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Jazz & More Guitar Lessons: Rhythmic Comping

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Jazz Basics, Rhythmic Comping.
I've had a couple of requests from
my students about doing a video on
comping and rhythmic comping, and
especially within jazz and swing.
And it's a really good idea,
and I'm gonna do one right now.
When comping it's important to kind of
making it swing, staying in the pocket.
But also,
staying away from the solo player and, and
backing up the soloist instead of taking
too much space, being in the way.
It should like, be there, and, and kind
of enhance his performance, and help him.
And build up intensity, swing and
and also, it's important maybe
to start a bit more quiet.
And, and easy, and then build up
during the solo, using more intensity.
Rhythmically speaking within jazz it's
important to learn how to use syncopation.
'Cause if you would just play the chords
on a one, two, three, four, one, two,
three, four, one, two,
it's gonna sound so boring.
Even if you move one,
two, three, four, one,
two, three, four, one, two, three, four.
Or if you do one, two, three,
four, one, two, three, four,
one, two, three, four, one,
two, three, four, one,
two, three, four, one, two, three,
four, one, two, three, four.
You can also move it.
Put it on the two and so one and
two and one and two and three and four.
And one and two and three and four.
And one and two and three and four.
And you can do them longer too.
One and two and three and four.
And one and two and three and four.
And one and two and three and four.
And so on.
Two three.
And one, and two, and three, and four.
[MUSIC]
And one, and two, and three, and four.
[MUSIC]
And one, and two, and three, and four.
[MUSIC]
And one, and two, and three, and four.
[MUSIC]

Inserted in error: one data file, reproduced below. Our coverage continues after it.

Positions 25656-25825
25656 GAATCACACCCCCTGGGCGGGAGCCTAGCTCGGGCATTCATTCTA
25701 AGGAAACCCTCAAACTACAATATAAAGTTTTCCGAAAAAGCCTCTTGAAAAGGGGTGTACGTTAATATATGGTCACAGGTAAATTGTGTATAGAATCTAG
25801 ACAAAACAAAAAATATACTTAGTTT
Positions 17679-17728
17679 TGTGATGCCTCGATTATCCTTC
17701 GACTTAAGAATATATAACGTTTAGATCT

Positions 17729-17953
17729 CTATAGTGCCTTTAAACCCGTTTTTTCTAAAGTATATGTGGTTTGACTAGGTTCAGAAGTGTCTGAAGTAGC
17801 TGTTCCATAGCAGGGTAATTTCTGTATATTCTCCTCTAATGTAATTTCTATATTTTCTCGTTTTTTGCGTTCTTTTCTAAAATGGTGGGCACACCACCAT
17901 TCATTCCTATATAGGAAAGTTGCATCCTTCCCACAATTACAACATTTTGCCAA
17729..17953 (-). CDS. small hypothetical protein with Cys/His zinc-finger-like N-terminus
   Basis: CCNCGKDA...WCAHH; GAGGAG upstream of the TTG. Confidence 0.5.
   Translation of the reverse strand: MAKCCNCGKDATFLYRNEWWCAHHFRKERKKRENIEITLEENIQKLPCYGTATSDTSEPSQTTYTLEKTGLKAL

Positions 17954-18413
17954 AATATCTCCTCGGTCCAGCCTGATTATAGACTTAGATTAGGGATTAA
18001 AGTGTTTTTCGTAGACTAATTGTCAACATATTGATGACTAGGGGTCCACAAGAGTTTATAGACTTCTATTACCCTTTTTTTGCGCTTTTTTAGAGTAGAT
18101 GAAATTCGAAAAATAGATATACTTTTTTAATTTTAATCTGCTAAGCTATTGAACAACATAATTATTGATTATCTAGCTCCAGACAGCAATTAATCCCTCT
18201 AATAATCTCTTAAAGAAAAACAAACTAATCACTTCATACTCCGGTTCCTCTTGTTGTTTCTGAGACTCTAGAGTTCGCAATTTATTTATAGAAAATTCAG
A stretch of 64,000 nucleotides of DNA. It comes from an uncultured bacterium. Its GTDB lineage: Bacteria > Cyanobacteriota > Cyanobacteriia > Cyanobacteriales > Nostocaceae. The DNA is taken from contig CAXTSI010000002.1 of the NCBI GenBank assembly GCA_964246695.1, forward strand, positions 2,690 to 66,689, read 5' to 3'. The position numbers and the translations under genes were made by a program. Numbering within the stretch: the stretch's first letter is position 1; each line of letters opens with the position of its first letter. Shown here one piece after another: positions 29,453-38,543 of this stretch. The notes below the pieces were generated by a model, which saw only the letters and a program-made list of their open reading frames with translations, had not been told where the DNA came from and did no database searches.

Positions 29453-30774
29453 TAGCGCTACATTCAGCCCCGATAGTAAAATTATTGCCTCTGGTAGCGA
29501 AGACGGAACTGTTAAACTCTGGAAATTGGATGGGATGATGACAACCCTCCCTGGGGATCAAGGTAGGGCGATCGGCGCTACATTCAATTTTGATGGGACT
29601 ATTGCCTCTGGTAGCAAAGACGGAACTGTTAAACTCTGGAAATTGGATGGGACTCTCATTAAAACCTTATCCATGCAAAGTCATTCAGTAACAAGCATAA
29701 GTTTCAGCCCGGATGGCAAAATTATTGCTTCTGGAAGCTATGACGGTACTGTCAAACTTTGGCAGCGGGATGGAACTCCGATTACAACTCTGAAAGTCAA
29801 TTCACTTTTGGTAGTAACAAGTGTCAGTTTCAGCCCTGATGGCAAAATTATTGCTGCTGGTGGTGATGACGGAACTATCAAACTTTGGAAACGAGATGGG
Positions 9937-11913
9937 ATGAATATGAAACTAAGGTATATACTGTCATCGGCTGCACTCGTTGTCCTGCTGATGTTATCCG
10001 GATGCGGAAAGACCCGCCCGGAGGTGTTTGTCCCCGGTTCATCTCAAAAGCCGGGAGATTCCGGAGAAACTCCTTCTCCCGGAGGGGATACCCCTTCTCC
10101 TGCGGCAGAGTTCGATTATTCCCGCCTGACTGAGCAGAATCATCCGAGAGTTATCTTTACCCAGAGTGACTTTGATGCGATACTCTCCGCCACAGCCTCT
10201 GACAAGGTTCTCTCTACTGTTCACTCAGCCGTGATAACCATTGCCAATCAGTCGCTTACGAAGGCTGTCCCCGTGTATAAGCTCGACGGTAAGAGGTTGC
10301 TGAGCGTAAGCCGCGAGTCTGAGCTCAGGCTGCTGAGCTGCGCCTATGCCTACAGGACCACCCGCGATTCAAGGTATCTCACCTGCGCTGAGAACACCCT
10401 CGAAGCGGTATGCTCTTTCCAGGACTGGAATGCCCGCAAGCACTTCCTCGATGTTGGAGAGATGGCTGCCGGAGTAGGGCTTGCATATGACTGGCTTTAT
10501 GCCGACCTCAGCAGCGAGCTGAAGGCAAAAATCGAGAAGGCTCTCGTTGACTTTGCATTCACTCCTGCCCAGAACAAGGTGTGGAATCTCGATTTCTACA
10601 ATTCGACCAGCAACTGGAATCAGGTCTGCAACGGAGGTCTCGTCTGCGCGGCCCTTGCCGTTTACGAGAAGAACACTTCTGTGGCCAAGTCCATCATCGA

And one, and two, and three, and four.
[MUSIC]
And one, and two, and three, and four.
[MUSIC]
And one, and two, and three, and four.
[MUSIC]
And slightly longer or one, and two, and
three, and four.
[MUSIC]
And one, and two, and three, and four.
[MUSIC]
And so on.
And then you can combine these,
both long and short.
[SOUND] Syncopation.
One, two so and on one, two, three, four.
And one and two and three and four.
And one and two and three and four.
And one and two and three and four.
And one and two and three and four.
And one and two and three and four.
And one and two and three and four.
And one.
[SOUND]
[MUSIC]
And
once in awhile you can put it on the beat,
so.
[MUSIC]
[MUSIC]
Then you can start to move around,
around the chords more freely,
voicing wise.
[MUSIC]
I mean, doing it one,
2 5 1 6 progression now.
Or 2 5 1 5 7 to 2.
D minor 7 G7.
C.
Major 7 and A7 for
the turnaround.
[MUSIC]
[MUSIC]
Sometimes you can find a rhythm
that you like, for instance a.
[MUSIC]
You can add some variation to it.
[MUSIC]
[MUSIC]
You can use more intensity.
Use more.
[MUSIC]
Use more different voicings,
putting them together like a melody.
But let me play along with the 2,
5, 1 backing track in all keys.
So you can hear a little bit what it
sounds like, how I would, would comp.
We already have piano voicings here,
comping.
But I will try to do something on
top of it, so you can imagine me,
me playing behind the soloist.
I'm gonna start kind of easy, and
I'm gonna build it up little
bit with the more intensity.
So here we go.
2 5 1
progression in
all keys.
[MUSIC]
[MUSIC]
Repeating a figure.
[MUSIC]
[MUSIC]
[MUSIC]
More intensity.
[MUSIC]
[MUSIC]
[MUSIC]
[MUSIC]
[MUSIC]
[MUSIC]
So, those are a few really
useful rhythms using syncopation.
You can check out a few of them and
come up with some of your own.
There are so many possibilities here
while improvising rhythmically.
You can use one idea, turn it around, flip
it around, develop it as much as possible
to get as much as possible out
of each idea that you've got.
So, upload a video playing along with this
backing track or one of the other swing
backing tracks and try to create
interesting rhythmic patterns and
send in a video and
I'll have a look and give you feedback.
Thank you.
[MUSIC]